¯ Increase customer satisfaction
¯ Give co-workers a better understanding of cost objectives
¯ Allow co-workers to participate in setting quality, cost and time targets
¯ Become more competitive globally
¯ Another significant advantage of target costing is its inherent flexibility
¯ Proactive approach to cost management
¯ Orients organizations towards customers
¯ Breaks down barriers between departments
¯ Implementation enhances employee awareness and empowerment
¯ Foster partnerships with suppliers
¯ Minimize non value-added activities
¯ Encourages selection of lowest cost value added activities
¯ Reduced time to market
2.11 Disadvantages of Target Costing
Target costing do have its bad points just like any other technique. One of the disadvantages of target costing is the possible misuse of the technique. Producers might make use of cost-based target costing to squeeze the profit margins of suppliers, thereby getting materials at the lowest cost possible. This over-emphasis on cost cuts often-blind producer to the real essence of target costing.
The second disadvantage is the stress on the design team of companies using target costing. As the technique place great emphasis on keeping cost below the target cost, design teams might feel all the burden on their shoulders as they will determine whether the product will eventually make it to the market or not.
The last disadvantage is to the company. Product development time might be lengthening as product is repeatedly designed to bring cost below that of target. This is the value engineering stage. This stage could drag for a long time as the design team meets difficulty in meeting cost target.
In shortly, Target costing approach has the following main disadvantages or limitations:-
¯ Effective implementation and use requires the development of detailed cost data
¯ Its implementation requires willingness to cooperate
¯ Requires many meetings for coordination
¯ May reduce the quality of products due to the use of cheep components which may be of inferior quality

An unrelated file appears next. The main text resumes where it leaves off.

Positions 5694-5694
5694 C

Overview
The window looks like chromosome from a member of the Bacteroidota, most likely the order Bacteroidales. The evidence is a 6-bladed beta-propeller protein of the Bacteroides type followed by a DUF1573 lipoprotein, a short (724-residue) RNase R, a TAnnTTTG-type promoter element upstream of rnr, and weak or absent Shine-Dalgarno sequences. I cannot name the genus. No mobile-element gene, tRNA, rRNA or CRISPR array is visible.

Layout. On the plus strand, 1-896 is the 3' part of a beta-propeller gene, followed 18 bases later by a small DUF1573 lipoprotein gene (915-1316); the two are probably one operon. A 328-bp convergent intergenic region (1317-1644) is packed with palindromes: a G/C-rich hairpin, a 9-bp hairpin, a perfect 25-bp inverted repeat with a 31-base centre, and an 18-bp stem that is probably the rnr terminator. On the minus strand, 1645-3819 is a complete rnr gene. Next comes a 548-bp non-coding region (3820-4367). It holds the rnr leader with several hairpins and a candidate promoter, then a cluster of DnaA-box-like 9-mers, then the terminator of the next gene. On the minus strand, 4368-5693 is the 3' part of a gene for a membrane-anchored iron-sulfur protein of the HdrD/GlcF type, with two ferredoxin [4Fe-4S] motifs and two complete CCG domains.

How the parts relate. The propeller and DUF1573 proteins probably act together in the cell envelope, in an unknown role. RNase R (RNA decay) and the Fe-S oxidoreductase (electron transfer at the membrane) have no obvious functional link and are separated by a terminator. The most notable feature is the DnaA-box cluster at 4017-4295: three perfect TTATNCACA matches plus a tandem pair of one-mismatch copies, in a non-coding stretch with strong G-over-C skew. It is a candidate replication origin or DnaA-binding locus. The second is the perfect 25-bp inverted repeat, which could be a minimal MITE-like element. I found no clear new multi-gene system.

The Role of Target Costing in a Company
3.01 Strategic Implications of Target Costing:-
A target cost is the allowable amount of cost that can be incurred on a product and still earn the required profit from that product. It is market driven costing. This thesis shows how a target costing process when well executed, can improve a firm’s competitive position by improving quality, reducing costs, and accelerating the time to market.
¯ Quality: – Target costing improves product quality by making it an explicit objective of the product development and costing processes. Cost targets cannot be achieved by compromising the features that a customer desires or by reducing the performance or reliability of a product.
¯ Cost: – Reducing costs is at the heart of target costing. Unlike traditional methods, however, target costing does not wait for production to start before managing costs. It makes cost planning a part of profit planning and uses an intelligent, customer-focused design process to manage costs before they incurred.
¯ Time: – Target costing reduces the time from concept to marketing of products because products and processes are designed simultaneously. No time is lost in trying to determine how to manufacture a product after it designed or in correcting design errors.
3.02 Need for Target Costing: –
What makes target costing so important today? The answer lies in the nature of the recent industrial competitive environment. Today businesses face a global environment that has following four characteristics: –